Virginia residents who face a criminal charge related to domestic violence may think that their best option is to plead guilty.
It could be especially tempting to plead guilty if it is a person’s first offense and the proposed plea deal is a good one.
However, before making any decisions, a Warrenton resident should be aware that there are many long-term consequences that come with a domestic violence conviction.
A domestic violence conviction may keep a person from his children
For instance, under Virginia’s child custody and visitation laws, a court will consider any history of domestic violence, including criminal convictions, when making decisions about child custody and parenting time.
Other circumstances may influence the judge’s decision as well, but the judge could easily decide that a person’s criminal conviction makes him too dangerous to be trusted around his children unsupervised for any lengthy period of time.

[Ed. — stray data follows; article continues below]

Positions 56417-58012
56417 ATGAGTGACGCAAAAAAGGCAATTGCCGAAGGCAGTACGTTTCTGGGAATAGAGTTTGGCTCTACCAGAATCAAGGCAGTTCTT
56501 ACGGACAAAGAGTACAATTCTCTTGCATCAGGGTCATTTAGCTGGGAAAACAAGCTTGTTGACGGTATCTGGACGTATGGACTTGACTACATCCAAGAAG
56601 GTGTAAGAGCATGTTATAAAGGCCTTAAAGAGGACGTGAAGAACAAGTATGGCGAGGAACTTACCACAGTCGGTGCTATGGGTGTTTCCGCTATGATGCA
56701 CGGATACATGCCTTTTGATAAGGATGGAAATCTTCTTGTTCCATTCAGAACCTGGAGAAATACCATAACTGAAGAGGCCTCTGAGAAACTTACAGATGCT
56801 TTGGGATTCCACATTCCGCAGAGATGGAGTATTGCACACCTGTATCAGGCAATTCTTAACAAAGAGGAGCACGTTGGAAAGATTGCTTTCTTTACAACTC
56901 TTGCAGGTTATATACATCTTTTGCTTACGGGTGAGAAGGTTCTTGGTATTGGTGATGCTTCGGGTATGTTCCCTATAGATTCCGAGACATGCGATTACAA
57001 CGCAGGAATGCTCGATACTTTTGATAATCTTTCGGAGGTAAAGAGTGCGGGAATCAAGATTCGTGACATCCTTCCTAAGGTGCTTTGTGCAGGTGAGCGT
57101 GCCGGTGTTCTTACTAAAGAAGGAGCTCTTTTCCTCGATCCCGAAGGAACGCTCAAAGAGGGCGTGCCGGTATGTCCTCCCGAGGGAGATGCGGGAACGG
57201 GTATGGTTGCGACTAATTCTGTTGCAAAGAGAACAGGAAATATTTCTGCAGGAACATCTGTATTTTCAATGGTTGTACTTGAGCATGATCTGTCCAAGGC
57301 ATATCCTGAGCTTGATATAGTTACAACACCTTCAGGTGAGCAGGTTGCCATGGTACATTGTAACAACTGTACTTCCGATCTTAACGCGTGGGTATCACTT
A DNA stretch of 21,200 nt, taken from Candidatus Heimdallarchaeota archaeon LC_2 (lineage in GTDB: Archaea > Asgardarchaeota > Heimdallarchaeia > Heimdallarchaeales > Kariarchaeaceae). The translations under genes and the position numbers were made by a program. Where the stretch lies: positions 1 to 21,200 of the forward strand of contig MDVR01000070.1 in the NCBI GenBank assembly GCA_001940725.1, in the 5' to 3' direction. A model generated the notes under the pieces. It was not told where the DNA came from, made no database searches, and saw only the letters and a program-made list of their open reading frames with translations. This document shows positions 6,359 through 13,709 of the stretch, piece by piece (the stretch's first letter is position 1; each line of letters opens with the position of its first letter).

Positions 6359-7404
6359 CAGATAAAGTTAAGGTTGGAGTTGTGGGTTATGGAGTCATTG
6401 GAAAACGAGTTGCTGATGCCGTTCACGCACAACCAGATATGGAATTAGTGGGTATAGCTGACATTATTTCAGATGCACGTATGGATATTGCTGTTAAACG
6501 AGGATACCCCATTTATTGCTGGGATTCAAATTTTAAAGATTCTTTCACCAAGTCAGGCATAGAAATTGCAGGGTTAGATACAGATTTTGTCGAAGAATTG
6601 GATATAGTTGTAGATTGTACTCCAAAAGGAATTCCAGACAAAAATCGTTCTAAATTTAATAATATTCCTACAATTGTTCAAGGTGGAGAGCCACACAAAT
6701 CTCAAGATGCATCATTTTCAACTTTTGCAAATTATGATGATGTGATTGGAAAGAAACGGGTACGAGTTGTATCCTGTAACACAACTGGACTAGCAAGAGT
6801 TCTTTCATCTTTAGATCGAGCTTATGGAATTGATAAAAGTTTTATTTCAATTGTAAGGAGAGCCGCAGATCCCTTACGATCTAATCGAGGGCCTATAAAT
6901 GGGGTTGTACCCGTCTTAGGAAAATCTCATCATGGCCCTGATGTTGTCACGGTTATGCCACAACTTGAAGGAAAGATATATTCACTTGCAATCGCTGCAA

Domestic violence convictions will impact the right to have a firearm
Additionally, a person who is convicted of a crime involving domestic violence may lose her right to own a firearm.
A separate federal law provides that, in many situations, a crime of domestic violence will disqualify a person from being able legally to own a firearm for long as the conviction remains on the record. This is true even for misdemeanor offenses and even if the person has no other criminal record.
Domestic violence convictions can impact other rights as well
Criminal convictions related to domestic violence can also negatively impact people on a number of levels long after they have served their jail time and probation.
For example immigrants, including permanent legal residents, may face deportation. People who work in certain occupations may lose their ability to practice their trade or profession.
If it relates to domestic violence, a criminal charge is a very serious matter.
Those who are accused of such offenses should evaluate their legal options carefully.